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Holding out hope, fearing the worst: A man looks out from the shore in Jindo, South Korea, toward where a passenger ferry sank Wednesday and nearly 300 people are still missing. Kim Kyung-Hoon /Reuters/Landov hide caption

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On 'Morning Edition': NPR's Anthony Kuhn reports about the South Korean ferry disaster

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Rescuers head toward the ferry Sewol off the southern coast of South Korea on Wednesday. It sank while on a trip to a resort island. Several hundred people, most of them high school students and teachers, are missing. Yonhap News/EPA/Landov hide caption

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On 'Morning Edition': NPR's Anthony Kuhn reports about the ferry accident

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In this handout image provided by the South Korean Unification Ministry, Kim Kyou-Hyun (right) the head of South Korea's high-level delegation, shakes hands with his North Korean counterpart Won Tong-Yon before their meeting Wednesday in Panmunjom, South Korea. /Getty Images hide caption

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Chef Edward Lee moved to Louisville, Ky., 10 years ago to take over a restaurant called 610 Magnolia. There, he mixes the sweet of Southern food with the salt and umami of Asian cuisine. Dan Dry/Artisan Books hide caption

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Chef Edward Lee Adds Korean Spice To Southern Comfort Food

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North Korean soldiers marched past statues of founder Kim Il Sung and his son, former leader Kim Jong Il, on Monday in Pyongyang. North Korea celebrated Kim Il Sung's 101st birthday. Kyodo /Landov hide caption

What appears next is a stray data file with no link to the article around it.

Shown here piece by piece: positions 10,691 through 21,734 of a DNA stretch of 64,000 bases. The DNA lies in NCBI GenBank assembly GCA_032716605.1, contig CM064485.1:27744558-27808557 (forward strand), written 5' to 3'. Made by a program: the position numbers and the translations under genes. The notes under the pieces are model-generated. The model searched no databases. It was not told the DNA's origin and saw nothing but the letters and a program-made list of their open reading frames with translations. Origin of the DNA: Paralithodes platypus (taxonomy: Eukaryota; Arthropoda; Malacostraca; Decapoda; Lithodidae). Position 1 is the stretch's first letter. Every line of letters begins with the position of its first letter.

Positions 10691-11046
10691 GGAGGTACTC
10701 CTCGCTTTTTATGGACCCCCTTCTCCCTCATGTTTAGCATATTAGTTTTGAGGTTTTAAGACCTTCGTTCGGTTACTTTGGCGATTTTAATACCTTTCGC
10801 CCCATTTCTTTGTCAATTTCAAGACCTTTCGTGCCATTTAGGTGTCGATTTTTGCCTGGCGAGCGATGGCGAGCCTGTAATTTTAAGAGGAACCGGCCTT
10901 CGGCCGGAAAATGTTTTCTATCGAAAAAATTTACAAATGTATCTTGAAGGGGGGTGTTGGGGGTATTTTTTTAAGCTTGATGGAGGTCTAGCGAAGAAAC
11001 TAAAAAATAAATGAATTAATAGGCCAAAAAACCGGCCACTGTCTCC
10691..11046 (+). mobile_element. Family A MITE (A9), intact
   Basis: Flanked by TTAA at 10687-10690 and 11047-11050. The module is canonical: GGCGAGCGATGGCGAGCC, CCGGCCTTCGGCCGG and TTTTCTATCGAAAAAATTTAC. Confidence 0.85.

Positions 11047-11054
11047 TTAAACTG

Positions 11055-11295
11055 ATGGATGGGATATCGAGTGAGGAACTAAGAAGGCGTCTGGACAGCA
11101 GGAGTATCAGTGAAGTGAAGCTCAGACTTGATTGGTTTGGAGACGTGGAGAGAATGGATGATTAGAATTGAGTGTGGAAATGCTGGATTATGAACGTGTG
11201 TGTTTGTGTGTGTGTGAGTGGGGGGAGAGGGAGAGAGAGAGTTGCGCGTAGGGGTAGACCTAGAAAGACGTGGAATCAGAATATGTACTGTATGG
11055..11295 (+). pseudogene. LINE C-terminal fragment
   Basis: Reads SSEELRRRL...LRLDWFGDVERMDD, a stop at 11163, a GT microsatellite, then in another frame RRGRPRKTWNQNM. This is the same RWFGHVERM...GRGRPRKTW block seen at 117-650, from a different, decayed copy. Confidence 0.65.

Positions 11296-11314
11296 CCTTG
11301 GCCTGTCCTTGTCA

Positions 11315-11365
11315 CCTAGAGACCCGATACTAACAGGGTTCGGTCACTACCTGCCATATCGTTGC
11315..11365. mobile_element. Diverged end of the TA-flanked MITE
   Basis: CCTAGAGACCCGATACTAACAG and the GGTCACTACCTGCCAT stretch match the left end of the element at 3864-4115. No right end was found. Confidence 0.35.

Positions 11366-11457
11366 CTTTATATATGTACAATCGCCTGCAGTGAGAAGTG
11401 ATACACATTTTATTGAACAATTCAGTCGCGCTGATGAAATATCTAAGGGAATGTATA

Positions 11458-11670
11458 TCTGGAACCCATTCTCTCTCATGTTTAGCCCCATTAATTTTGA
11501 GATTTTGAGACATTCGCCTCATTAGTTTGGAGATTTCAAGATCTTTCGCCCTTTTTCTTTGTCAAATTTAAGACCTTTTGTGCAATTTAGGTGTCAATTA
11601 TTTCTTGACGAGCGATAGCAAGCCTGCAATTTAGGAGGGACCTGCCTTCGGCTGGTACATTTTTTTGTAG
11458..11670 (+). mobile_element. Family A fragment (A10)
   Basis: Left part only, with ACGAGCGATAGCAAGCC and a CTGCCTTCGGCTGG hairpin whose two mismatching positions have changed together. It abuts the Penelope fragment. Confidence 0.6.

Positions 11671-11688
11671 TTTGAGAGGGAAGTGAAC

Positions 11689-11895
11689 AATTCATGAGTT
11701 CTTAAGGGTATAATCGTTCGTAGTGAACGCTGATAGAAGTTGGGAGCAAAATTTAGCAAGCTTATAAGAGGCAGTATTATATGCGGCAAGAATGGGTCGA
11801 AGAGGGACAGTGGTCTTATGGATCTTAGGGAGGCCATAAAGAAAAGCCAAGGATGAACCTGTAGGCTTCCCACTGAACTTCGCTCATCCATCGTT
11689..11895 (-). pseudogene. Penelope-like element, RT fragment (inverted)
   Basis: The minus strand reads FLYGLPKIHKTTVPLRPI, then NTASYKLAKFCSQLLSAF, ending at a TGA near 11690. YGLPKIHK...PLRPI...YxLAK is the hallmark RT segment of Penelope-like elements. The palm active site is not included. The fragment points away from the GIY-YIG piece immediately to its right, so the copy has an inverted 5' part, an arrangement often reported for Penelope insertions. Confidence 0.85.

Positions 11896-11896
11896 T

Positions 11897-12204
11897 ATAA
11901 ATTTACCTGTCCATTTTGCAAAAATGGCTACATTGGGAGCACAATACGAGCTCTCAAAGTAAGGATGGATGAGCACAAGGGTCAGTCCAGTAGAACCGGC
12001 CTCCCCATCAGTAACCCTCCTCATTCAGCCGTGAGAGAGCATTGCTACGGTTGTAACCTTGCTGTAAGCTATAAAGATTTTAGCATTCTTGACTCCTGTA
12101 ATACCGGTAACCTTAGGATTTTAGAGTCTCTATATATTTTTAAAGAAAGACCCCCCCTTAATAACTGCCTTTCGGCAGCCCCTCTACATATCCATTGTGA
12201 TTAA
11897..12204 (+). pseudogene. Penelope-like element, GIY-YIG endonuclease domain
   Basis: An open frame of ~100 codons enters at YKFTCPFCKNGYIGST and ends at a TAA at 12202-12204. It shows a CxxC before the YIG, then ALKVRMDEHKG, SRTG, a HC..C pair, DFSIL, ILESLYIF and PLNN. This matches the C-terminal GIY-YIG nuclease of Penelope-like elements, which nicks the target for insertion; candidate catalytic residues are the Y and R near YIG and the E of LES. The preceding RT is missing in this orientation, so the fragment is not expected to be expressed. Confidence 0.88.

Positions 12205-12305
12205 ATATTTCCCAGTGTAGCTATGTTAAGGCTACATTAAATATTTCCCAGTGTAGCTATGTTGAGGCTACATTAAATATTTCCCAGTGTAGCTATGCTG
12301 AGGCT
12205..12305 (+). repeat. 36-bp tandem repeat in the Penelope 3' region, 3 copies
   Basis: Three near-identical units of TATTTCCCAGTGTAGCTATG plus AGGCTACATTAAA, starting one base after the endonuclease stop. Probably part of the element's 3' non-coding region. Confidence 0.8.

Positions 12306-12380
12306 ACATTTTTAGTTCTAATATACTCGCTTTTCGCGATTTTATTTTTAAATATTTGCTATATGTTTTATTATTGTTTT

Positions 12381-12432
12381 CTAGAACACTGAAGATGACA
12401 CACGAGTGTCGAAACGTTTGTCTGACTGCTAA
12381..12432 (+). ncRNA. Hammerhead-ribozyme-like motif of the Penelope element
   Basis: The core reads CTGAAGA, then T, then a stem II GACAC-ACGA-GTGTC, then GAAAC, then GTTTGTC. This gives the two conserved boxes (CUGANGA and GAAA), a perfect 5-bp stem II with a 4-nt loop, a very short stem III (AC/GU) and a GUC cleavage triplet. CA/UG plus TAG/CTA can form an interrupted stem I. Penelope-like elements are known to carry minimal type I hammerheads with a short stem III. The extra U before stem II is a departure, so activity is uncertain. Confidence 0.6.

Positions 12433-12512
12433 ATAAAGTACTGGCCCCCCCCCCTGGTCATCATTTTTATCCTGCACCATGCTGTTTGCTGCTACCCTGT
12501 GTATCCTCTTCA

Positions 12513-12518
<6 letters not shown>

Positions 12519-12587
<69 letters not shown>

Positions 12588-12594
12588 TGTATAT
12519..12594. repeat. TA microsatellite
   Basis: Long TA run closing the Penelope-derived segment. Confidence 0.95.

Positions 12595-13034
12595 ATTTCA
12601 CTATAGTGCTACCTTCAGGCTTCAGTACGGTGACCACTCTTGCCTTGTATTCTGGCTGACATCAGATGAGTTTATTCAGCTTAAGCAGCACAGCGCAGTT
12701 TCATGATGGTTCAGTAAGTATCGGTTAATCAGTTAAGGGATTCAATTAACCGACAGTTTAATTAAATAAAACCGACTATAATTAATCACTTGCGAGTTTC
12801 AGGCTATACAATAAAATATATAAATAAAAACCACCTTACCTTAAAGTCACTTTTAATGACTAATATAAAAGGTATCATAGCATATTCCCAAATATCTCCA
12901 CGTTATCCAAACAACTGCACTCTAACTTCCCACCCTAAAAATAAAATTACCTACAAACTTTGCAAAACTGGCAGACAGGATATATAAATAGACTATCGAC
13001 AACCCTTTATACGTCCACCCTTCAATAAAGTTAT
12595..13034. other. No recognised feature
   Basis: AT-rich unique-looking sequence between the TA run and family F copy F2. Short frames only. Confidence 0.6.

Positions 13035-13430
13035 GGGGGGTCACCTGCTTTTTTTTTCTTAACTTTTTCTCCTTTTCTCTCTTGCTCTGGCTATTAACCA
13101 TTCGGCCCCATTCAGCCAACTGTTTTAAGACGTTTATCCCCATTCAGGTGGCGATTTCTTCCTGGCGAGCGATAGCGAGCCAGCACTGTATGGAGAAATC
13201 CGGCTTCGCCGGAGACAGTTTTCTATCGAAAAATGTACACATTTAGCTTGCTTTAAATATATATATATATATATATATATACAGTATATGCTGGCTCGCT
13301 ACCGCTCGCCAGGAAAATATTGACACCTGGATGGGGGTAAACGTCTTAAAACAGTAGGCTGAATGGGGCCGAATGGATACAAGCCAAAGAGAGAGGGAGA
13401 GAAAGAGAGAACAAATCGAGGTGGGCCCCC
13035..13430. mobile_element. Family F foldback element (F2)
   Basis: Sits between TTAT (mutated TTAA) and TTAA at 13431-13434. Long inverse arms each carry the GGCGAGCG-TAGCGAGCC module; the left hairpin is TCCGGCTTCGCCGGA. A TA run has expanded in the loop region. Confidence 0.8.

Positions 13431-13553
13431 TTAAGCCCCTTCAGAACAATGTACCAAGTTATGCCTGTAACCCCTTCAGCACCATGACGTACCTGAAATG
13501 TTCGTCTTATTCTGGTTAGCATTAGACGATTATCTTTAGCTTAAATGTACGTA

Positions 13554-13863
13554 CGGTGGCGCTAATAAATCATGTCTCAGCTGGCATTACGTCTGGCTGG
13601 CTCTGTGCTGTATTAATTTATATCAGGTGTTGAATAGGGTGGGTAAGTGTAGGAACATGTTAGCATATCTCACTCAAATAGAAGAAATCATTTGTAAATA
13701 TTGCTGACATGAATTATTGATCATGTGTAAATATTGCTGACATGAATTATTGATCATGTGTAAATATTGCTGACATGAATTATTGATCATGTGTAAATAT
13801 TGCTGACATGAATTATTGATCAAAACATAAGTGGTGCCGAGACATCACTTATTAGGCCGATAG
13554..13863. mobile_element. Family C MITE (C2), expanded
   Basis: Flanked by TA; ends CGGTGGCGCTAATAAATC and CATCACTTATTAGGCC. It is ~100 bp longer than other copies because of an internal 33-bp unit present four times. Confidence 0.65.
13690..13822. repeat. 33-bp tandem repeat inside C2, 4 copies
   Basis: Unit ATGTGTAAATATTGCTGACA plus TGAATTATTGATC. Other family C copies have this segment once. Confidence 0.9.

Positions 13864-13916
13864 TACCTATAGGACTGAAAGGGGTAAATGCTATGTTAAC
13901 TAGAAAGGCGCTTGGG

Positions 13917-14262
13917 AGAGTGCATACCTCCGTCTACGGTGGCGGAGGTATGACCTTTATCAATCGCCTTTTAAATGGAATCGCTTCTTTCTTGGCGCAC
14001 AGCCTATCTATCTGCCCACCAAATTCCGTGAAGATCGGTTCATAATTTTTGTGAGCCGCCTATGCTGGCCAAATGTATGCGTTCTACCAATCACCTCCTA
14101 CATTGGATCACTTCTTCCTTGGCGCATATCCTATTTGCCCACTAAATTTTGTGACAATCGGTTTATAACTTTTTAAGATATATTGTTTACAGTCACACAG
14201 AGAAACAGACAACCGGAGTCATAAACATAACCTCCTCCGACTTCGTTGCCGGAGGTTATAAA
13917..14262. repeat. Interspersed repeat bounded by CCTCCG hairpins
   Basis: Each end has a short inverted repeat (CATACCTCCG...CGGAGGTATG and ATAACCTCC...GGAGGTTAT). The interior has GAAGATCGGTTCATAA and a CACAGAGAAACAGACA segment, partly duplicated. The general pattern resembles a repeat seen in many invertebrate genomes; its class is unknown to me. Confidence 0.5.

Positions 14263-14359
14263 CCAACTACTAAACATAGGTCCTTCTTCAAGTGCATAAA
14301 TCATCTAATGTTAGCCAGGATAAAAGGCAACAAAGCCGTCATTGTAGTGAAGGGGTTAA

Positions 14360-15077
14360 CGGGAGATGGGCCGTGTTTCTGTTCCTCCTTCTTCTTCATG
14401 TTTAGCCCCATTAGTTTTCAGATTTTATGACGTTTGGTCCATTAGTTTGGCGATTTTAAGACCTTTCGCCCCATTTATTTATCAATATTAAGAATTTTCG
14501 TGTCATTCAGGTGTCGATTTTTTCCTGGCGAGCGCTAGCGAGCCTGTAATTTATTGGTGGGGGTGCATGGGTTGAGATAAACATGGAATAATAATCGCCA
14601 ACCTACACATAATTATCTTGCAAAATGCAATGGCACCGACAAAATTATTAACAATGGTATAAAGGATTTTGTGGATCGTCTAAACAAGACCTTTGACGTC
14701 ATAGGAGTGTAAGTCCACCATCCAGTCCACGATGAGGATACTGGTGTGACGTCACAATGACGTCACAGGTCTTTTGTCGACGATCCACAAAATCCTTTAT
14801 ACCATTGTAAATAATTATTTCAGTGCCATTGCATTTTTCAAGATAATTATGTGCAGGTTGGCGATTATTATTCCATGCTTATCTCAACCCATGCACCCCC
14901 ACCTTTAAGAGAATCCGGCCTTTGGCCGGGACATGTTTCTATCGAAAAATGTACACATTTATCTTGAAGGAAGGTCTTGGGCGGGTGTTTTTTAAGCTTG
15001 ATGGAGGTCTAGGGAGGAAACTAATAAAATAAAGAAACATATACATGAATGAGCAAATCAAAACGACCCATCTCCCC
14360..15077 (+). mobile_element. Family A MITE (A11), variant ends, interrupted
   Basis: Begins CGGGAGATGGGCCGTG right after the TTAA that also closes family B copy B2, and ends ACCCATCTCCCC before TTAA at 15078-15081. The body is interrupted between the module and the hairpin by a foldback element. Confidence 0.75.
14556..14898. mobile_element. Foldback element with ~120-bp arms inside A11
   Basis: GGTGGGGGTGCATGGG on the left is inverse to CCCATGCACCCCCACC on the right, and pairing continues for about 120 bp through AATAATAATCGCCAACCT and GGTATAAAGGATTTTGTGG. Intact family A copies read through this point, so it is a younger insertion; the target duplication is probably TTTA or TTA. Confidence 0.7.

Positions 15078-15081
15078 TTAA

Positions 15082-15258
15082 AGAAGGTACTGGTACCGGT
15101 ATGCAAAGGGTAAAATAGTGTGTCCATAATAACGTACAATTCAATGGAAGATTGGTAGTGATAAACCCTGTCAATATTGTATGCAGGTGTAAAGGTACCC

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On 'Morning Edition': Steve Inskeep speaks with Andrei Lankov about North Korea

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A South Korean soldier stands at a military checkpoint connecting South and North Korea at the Unification Bridge last week in Paju, South Korea. Chung Sung-Jun/Getty Images hide caption

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NPR's Tom Gjelten and Melissa Block discuss the story

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On Wednesday, a North Korean soldier looked on from the banks of the Yalu River on the border with China. Wang Zhao/AFP/Getty Images hide caption

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From 'Morning Edition': Frank Langfitt and David Greene discuss the latest news from the Korean peninsula

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Japan is on full alert ahead of an expected mid-range missile launch by North Korea, its defense minister said as the U.N. warned of a potentially 'uncontrollable' situation. A Japanese soldier walks past a missile launcher deployed in Tokyo. Toru Yamanaka/AFP/Getty Images hide caption

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Carrying on as usual: Shoppers in central Seoul on Monday. Lee Jae-Won/Reuters /Landov hide caption

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A View From South Korea: The North Is 'A Playground Bully'